The 2015 United Nations Climate Change Conference will begin in Paris on Nov. 30. The nations of the world will negotiate a universal agreement on climate change and what should be done about it.
Yet while world leaders discuss what should be done, both TRU and the City of Kamloops are actively taking steps to improve sustainability and reduce emissions throughout the region.
One of TRU’s main priorities when it comes to improving the sustainability of the institution is reducing greenhouse gases. The university has had a plan in place to do so since 2009.
TRU’s director of Environment and Sustainability Jim Gudjonson has said that since the plan’s enactment, the university has reduced greenhouse gas emissions by 25 per cent, despite growing by 15 per cent.
The sustainability office is still actively looking for ways to improve, though Gudjonson said there is no “silver bullet” solution for climate change.
“Everybody has their own regional assets in terms of what they can do and what energy they can use,” Gudjonson said. “For us, our electricity is relatively clean here. It makes more sense for us to focus on our heating plans, because we use gas to do that, and 93 per cent of our greenhouse gas emissions are from our heating loads.”
Focusing on the university’s heating plan, Environment and Sustainability has already begun the process of installing the Williams Lake campus’ wood biomass boiler. It is set to be commissioned in March, and is expected to reduce the Williams Lake campus’ emissions by 90 per cent; 10 per cent of TRU’s total.
There is also the possibility for a similar system on the Kamloops campus. A mini district energy system could have wood biomass boilers in key locations around campus. These key locations will most likely be in the campus’ largest buildings and any new structures that are built. Smaller structures will be linked into the system as well so they can feed off of the same grid.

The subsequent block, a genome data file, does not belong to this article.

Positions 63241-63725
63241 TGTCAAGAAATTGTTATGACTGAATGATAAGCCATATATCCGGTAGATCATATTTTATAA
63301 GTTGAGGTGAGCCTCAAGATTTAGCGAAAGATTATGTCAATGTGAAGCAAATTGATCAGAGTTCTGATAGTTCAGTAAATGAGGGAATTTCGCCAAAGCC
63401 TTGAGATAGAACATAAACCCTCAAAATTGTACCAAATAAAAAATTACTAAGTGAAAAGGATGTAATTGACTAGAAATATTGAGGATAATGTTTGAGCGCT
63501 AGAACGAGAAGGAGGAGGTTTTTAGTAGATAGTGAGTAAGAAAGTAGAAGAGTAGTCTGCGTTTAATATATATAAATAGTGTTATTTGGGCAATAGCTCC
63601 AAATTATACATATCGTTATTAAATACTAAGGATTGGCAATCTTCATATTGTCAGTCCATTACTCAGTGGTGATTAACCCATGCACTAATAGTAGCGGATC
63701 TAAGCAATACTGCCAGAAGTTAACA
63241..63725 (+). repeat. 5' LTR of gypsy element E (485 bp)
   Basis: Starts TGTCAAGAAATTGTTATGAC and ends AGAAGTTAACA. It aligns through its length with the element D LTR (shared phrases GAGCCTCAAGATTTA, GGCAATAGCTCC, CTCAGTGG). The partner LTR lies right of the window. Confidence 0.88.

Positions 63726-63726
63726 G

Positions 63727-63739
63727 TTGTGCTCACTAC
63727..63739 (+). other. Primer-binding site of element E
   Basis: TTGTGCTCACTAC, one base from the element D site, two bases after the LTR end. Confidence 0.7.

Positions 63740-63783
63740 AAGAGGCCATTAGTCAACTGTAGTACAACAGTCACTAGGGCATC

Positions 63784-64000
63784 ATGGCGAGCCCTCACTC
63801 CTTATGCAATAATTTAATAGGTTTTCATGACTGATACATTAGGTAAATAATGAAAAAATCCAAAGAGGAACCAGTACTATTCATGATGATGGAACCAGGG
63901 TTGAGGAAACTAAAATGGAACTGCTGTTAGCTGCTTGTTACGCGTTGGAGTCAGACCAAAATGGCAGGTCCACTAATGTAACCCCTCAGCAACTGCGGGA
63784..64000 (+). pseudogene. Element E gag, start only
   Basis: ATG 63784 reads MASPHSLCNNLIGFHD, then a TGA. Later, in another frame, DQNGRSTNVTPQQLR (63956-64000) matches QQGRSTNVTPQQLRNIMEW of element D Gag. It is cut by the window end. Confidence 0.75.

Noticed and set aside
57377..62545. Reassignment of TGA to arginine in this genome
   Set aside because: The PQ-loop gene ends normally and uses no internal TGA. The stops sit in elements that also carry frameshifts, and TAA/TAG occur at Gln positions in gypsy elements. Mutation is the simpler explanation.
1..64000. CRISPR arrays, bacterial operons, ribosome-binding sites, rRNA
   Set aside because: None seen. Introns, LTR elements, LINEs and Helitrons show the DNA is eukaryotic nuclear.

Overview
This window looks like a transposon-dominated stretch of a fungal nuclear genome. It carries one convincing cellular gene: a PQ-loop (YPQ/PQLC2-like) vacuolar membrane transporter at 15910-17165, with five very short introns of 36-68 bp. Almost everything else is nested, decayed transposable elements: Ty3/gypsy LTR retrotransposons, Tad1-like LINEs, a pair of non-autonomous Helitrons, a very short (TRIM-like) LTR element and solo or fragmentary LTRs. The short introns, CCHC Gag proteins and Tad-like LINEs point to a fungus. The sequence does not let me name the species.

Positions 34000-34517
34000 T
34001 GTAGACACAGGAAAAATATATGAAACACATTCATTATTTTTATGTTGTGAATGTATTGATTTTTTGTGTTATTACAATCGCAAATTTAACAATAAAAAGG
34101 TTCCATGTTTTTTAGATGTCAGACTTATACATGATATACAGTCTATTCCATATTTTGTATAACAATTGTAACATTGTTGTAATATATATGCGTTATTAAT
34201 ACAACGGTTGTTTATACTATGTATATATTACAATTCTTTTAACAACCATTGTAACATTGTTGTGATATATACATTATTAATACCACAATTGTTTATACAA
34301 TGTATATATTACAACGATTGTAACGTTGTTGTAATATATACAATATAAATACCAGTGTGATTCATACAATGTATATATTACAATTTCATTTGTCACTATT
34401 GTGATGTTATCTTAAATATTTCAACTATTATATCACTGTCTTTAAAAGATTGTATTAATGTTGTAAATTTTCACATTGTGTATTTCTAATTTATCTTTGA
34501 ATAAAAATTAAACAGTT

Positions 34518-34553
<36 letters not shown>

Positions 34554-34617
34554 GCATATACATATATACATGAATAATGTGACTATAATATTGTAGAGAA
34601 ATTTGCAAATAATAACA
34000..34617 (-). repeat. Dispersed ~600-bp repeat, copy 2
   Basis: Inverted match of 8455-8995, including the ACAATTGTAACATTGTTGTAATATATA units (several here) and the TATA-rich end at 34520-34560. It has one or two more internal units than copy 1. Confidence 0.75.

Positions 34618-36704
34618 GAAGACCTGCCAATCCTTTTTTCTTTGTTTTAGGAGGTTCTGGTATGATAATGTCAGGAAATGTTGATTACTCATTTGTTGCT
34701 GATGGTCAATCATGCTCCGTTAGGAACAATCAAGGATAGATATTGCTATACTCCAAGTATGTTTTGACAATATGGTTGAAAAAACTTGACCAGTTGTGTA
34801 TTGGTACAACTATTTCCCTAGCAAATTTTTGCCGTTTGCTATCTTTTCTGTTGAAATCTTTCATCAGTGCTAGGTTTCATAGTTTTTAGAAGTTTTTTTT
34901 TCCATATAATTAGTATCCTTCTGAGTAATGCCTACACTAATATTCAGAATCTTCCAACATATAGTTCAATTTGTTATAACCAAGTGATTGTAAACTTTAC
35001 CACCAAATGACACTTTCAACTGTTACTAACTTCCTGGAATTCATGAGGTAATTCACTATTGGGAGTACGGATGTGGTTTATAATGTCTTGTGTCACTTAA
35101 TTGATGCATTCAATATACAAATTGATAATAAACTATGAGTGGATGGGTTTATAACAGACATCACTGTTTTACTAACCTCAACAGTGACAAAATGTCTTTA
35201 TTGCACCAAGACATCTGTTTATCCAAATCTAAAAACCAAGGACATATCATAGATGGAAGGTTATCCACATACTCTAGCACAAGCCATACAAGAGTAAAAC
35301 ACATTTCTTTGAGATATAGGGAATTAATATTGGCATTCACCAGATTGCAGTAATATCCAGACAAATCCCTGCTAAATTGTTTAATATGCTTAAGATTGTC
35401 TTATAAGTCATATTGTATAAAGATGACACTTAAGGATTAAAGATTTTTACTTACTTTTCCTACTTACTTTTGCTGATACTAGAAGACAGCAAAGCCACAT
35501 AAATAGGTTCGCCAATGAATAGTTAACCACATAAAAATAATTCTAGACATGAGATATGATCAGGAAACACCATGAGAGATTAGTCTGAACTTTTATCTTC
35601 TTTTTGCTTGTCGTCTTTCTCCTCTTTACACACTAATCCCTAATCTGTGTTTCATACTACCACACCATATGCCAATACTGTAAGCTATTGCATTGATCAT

Meanwhile, the City of Kamloops has a new solar field on the table. The West Highland Community Centre is being redeveloped to house 96 solar panels on its rooftop. These panels will produce 27,000 kilowatt hours of electricity a year, enough to power two homes. Glen Cheetham, the city’s energy management coordinator, hopes this will be enough energy to power both the community centre and the surrounding park.
“Realizing these energy savings will be great, but this project is also meant to engage the community on energy issues,” Cheetham said. “We need to get people thinking. Just because we live in B.C. doesn’t mean we have dams in our backyards.”
The city is also looking at how to make water distribution more efficient; 37 per cent of the city’s energy use stems from water distribution and treatment. Engineering firms have been hired to look at new technology and control strategies that could be implemented, but Cheetham said it is still a work in progress.
However, one energy solution currently being considered is the trapping and flaring of methane gases coming from the Sewage Treatment Centre.
“In the future, we will also be looking at ways in which we can use the methane from the treatment centre to produce electricity,” Cheetham said.
For keeping individual emissions down, both Cheetham and Gudjonson stressed the importance of not letting your vehicle idle too long, especially with winter approaching.
“All of us need to really think hard about the way we get ourselves around. If there are opportunities to improve sustainability, take them,” Gudjonson said. “Try to start slow, even walking or taking the bus once a week helps.”